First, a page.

Senator Frist may have to consign Boyle to the memory hole. No problem, it's been done before.
UPDATE - May 8, 2006: Senator Specter was just interviewed on Fox 'n' Friends, and was asked about judicial confirmations. Senator Specter said he thinks the DEMs are looking for excuses to filibuster, and his aim is to take enough time and permit enough probing that there is no credible justification for filibuster. He used the examples of "long" and deliberate hearings for Roberts and Alito (vs. the quick timetable proposed by the White House) as examples that parallel the additional hearing for Kavanaugh. Each of these is an example of "taking away excuses."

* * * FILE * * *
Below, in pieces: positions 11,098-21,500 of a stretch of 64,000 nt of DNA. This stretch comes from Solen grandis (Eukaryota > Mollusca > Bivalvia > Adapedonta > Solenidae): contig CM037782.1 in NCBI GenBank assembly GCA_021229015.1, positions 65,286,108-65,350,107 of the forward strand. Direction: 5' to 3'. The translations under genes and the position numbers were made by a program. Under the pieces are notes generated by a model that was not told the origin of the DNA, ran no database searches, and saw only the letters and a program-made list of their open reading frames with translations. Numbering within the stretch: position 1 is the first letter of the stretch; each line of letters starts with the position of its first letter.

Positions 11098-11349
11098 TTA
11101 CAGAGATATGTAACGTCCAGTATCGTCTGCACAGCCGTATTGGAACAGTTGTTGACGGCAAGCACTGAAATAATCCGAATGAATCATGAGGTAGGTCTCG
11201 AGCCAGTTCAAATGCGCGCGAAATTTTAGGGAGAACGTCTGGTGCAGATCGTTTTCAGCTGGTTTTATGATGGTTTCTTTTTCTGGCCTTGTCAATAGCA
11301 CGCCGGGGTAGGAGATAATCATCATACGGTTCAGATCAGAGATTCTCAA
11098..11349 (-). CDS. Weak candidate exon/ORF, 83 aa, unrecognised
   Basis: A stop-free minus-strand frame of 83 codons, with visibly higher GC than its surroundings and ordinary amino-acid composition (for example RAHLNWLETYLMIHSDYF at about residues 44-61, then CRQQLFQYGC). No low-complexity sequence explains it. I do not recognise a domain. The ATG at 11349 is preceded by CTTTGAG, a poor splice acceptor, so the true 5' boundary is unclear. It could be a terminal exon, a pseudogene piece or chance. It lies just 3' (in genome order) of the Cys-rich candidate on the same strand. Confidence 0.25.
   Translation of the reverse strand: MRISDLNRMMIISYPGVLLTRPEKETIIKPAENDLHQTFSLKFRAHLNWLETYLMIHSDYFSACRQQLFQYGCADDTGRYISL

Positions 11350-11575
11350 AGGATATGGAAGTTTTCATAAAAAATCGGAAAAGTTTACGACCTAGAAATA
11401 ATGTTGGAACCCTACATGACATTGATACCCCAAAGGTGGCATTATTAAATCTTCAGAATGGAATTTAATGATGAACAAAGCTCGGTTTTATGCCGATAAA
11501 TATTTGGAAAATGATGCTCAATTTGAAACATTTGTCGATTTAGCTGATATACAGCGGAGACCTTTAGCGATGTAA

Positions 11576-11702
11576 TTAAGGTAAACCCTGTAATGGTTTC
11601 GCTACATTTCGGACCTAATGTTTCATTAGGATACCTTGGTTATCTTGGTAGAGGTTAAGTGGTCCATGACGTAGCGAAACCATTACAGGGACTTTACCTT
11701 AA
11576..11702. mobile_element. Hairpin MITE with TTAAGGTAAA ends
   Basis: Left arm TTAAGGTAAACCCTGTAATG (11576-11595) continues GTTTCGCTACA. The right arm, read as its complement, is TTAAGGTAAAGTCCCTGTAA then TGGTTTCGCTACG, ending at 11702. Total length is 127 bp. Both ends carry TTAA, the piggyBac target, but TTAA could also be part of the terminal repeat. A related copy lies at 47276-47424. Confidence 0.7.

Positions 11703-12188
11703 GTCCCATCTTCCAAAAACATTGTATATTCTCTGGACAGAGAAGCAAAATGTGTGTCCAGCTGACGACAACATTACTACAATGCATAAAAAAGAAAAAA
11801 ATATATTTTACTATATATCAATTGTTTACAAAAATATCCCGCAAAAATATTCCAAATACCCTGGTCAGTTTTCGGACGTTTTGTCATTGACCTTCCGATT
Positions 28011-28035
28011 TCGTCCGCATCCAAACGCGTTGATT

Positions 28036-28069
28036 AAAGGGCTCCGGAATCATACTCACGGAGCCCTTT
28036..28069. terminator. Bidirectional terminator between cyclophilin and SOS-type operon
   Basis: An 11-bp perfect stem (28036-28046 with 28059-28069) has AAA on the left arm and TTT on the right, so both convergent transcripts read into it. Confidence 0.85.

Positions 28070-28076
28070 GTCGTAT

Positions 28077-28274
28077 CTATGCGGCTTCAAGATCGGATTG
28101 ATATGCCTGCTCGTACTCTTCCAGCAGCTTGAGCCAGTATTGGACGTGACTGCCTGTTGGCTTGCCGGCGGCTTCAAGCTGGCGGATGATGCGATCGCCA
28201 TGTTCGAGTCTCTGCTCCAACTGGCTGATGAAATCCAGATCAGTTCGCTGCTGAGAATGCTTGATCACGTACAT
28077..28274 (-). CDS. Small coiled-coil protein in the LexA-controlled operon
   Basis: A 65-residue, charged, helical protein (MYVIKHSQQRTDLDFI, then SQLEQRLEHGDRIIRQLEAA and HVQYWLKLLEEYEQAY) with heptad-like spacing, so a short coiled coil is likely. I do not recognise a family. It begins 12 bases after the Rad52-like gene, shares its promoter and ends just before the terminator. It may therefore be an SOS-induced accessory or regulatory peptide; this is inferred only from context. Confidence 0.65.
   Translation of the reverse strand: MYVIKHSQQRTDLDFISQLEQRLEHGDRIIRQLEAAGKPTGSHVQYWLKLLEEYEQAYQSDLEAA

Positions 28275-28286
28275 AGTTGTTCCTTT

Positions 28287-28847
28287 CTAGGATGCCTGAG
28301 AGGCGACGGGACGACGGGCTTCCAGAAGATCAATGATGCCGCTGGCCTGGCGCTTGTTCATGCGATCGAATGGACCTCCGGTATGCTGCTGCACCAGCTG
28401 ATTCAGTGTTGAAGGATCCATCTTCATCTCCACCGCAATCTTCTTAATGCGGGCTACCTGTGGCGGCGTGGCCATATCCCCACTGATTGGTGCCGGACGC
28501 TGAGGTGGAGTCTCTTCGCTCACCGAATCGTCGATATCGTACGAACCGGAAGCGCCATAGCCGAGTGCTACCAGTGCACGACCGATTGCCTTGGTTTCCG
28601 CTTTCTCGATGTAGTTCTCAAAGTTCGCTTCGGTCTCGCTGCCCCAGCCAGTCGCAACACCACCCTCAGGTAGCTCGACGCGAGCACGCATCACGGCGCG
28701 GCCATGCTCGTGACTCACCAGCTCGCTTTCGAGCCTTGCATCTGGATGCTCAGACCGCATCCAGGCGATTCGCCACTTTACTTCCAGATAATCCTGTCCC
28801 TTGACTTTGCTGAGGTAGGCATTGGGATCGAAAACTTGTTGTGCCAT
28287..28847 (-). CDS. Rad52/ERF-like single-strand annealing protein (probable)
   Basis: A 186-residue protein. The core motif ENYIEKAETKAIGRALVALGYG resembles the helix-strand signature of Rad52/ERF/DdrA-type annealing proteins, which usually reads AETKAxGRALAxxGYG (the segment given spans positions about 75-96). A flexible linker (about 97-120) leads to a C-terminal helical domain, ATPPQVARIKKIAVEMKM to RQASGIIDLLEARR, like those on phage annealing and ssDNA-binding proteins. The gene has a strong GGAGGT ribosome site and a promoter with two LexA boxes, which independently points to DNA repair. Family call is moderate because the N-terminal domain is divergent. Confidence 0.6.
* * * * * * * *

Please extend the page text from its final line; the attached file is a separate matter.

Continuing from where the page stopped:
[Mr. FRIST - May 23, 2005] ... Now, the bad news, to me, or the disappointing news in this agreement. It is a shame that well-qualified nominees are threatened, still, with not having the opportunity to have the merits of their nominations debated on the floor.
Henry Saad has waited for 3 years and 6 months for the same courtesy. Henry Saad deserves a vote. It is not in this agreement. William Myers has waited for 2 years and 1 week for a fair up-or-down vote. He deserves a vote but is not in this agreement. If Owen, Pryor, and Brown can receive the courtesy and respect of a fair up-or-down vote, so can Myers and Saad.